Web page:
Nova’s Paul Jackson chats strong cumes despite share dip, hints at the future of Ben & Liam

Nova Entertainment programming chief Paul Jackson admits that Australian talk radio stations do it as well as anywhere in the world, but he won't be changing content strategy to try and compete. Instead, Nova and Smoothfm will stay true to what they do best, and will wait for listening habits to return when lockdowns end, Jackson says in this interview with Mumbrella's Zanda Wilson.

Nova Entertainment’s FM radio stations generally took a hit in listening during the fifth GfK radio ratings survey, as lockdowns impacted the East Coast of Australia and drove ears towards news and talkback radio.

There are a couple of immediate takeaways for Nova Entertainment chief programming and marketing officer, Paul Jackson. Firstly, Australian talk radio is simply very strong, and secondly, Nova may have lost listening, but not listeners.

“Talkback radio in Australia is very strong. We see that in our drive shows in Australia across all the networks, and there’s a lot more talk on breakfast on FM, compared to other places around the world,” he says.

“Stations like 3AW and 2GB are very strong on a global scale, FIVEaa as well. They are very trusted. I think we are all going to 2GB for news, when you have a COVID moment that we are having.”

Smoothfm has lost “listening” but not “listeners”, Jackson says

Looking at Smooth 95.3 for example, share is still very strong after midday, once Sydneysiders have finished listening to news talk at breakfast and a daily press conference from the Premier at 11am.

“Smooth share at breakfast time is the lowest in years, and [the same] in the morning. But by lunchtime, the numbers are up. If you started measuring from midday onwards, you’d have a nine-and-a-half or higher share with million cume, which is pretty much what Smooth does every [survey]. The audience is not there in the morning, they are probably listening to 2GB or the ABC, or watching Gladys [Berejiklian] on the TV.”

His point on listeners remaining with FM radio, just listening less, is one that ARN’s Duncan Campbell also noted in our chat this week. Effectively, while listening share is down across FM in the mornings and on breakfast, that total listeners, measured by cume, hasn’t dropped off.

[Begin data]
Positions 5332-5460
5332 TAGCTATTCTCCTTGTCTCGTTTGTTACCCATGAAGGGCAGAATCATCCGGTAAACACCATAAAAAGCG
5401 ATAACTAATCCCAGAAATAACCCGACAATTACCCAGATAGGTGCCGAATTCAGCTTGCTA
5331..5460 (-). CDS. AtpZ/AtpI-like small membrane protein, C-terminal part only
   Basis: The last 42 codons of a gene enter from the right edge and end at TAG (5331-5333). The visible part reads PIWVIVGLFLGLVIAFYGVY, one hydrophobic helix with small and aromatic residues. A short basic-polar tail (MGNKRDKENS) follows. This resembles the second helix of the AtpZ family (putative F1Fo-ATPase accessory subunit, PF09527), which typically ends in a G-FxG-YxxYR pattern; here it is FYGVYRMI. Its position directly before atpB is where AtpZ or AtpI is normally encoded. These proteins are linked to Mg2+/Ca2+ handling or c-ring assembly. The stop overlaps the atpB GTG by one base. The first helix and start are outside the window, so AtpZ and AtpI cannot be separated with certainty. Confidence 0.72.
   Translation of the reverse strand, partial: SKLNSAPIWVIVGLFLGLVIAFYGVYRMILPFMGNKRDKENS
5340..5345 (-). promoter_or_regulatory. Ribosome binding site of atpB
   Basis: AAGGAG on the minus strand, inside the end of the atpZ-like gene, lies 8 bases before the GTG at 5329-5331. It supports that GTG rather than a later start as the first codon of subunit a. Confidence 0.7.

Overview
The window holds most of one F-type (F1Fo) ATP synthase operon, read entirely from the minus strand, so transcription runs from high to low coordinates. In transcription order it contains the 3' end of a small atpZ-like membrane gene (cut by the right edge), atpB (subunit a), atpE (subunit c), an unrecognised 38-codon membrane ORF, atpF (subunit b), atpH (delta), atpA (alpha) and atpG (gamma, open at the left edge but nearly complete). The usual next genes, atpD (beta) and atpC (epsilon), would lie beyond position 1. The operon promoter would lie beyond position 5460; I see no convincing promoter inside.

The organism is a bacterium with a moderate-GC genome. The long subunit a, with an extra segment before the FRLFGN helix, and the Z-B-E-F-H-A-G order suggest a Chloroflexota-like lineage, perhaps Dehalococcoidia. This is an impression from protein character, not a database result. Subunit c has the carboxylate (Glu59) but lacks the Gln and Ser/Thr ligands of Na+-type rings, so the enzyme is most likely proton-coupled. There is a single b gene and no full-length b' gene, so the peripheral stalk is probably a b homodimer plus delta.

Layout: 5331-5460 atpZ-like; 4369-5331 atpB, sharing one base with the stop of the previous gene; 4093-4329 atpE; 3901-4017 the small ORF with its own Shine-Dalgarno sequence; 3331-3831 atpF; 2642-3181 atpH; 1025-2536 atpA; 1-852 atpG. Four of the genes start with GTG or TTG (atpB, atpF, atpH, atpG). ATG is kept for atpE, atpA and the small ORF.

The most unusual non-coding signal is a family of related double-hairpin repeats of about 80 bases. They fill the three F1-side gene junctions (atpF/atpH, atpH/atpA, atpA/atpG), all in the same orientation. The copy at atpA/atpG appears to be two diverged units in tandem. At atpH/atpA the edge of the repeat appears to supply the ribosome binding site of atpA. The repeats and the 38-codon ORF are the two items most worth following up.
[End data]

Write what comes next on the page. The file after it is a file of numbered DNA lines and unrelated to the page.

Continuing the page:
“I’m pleasantly surprised with all [our] stations across the board most holding their usual cume. So the audience is still coming in, but not in their traditional routines. So a bit less listening at breakfast but still there in other day parts.

“Share is slightly depressed, but certainly not as bad as I thought we might see it. If you think back to Melbourne a year ago, it’s different. For us now, we know where we stand with the [changes in listening around COVID]. We know the numbers will go up but it probably won’t change for another six weeks when we hit the 70-80% vaccination numbers.

“I might even expect to see in the next survey a slightly increased share for a lot of the FM stations.”

Of course, it’s always worth considering whether to tweak programming, but Jackson says that while there’s “no material problem” with any of his stations, the best tactic is to wait for normal routines to return in those locked down cities.

“What can you do? Do you throw on Gladys [Berejiklian] on live, like talkback stations do at 11am? It might please some people, but it might polarise people who are trying to escape with the music. So you’ve got to decide ultimately to stay true to our core state, true to our path.

“You look at the cume and we haven’t lost any listeners,” he reiterates. “You’ve got to stay the course… We need to help people escape. We haven’t lost listeners but we have lost listening.”

There was less movement in Melbourne, where Smoothfm actually gained 0.1 point overall and Nova 100 remained flat. When you see most other FM stations dipping, Jackson is taking that result as a win.

“The first thing I thought when I saw [Melbourne] results was ‘this is looking really good’. The market hasn’t really moved, and all the cumes are about where they were, so that’s really pleasing across the board.